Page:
In FTLD‐TDP‐A‐seeded cells, we correlated four HA‐immunopositive aggregates by EM that corresponded to accumulated fibrils (Fig 5A, Appendix Fig S4A). FTLD‐TDP‐A neoaggregate fibrils were arranged in random orientation, both horizontally and perpendicular to the electron beam. Occasionally, the HA‐immunopositive fibrils were observed among regions of other filamentous material, which were visibly thinner and displayed a more ordered and linear arrangement (Appendix Fig S4A). Regions showing a similar ordered arrangement of filaments were observed in cells seeded with non‐neurodegenerative controls (Appendix Fig S4B), albeit in regions without HA immunopositivity. Given our previous observations showing that neoaggregates co‐localized with tubulin (Fig EV2A and B), we reasoned that these filaments were cytoskeletal components of HEK cells.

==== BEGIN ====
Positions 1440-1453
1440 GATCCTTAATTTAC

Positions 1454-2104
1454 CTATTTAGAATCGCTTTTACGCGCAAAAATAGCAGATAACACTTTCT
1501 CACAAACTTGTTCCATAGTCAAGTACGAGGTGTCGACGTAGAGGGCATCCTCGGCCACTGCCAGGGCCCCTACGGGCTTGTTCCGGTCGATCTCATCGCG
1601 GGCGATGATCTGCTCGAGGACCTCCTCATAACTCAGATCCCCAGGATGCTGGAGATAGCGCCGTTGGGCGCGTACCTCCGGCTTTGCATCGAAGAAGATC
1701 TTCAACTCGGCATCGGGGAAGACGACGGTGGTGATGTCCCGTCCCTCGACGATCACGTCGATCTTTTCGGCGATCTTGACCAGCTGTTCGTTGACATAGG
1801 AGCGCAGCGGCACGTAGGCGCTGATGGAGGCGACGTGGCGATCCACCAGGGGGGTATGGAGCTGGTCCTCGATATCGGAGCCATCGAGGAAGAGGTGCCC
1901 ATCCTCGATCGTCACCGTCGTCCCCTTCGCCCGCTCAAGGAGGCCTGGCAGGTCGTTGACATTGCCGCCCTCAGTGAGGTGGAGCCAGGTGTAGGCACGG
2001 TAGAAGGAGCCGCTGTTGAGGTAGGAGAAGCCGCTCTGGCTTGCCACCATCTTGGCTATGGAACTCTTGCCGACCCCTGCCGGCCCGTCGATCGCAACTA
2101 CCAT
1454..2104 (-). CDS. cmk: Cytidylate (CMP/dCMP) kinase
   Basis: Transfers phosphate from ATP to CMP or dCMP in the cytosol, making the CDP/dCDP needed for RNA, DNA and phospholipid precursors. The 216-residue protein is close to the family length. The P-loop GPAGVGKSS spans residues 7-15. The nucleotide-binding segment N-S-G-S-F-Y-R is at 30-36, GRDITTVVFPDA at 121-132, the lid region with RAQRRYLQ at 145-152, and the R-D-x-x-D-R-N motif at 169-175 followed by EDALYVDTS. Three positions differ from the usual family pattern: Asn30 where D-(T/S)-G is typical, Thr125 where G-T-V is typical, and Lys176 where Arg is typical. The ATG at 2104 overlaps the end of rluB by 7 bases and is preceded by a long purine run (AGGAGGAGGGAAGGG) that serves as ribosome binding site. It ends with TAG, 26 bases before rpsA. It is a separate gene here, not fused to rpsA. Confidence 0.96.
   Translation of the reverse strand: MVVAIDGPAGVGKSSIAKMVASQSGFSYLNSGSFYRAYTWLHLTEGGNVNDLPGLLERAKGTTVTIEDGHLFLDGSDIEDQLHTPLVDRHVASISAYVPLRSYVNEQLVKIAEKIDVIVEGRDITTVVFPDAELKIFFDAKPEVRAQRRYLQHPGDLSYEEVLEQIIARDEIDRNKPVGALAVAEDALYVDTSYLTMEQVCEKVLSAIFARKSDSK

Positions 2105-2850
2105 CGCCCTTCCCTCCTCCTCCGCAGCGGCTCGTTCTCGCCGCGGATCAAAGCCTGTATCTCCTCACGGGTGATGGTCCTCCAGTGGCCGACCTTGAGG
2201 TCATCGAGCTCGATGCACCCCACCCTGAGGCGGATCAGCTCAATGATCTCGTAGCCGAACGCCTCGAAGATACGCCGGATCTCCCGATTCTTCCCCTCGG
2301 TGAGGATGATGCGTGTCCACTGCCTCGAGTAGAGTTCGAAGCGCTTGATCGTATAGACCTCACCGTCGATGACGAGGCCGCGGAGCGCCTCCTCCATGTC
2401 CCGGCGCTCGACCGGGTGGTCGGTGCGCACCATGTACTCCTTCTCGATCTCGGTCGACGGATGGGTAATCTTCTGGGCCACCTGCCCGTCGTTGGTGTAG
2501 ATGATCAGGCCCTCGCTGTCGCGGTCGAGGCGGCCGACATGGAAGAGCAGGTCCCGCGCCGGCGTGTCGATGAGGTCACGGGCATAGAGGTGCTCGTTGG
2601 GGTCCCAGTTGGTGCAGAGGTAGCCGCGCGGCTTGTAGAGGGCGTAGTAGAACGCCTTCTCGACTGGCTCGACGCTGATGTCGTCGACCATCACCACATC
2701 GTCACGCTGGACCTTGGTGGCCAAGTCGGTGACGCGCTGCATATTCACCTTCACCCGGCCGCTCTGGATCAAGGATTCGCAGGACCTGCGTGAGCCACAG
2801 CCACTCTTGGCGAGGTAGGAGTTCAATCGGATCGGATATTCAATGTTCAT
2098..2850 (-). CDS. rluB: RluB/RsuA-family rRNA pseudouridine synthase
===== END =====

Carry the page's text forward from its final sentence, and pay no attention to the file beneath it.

In contrast to FTLD‐TDP‐A neoaggregates, HA‐immunopositive regions in FTLD‐TDP‐C‐seeded cells did not contain fibrils. While multiple HA‐immunopositive neoaggregates were detected in FTLD‐TDP‐C‐seeded cells by light microscopy and the same neoaggregate‐containing cell was localized by EM, there was no characteristic ultrastructure that could distinguish the immunopositive area from the surrounding cellular material. As such, only a single FTLD‐TDP‐C‐seeded neoaggregate could be successfully correlated with an ultrastructure via EM, which showed amorphous accumulation of proteinaceous material (Fig 5B, EM). The data suggest that TDP‐43‐HA was in the early stages of aggregation such that higher order structures had not yet formed.

Fibril organization and cellular microenvironment differentiate FTLD‐TDP‐A from FTLD‐TDP‐C aggregates in patients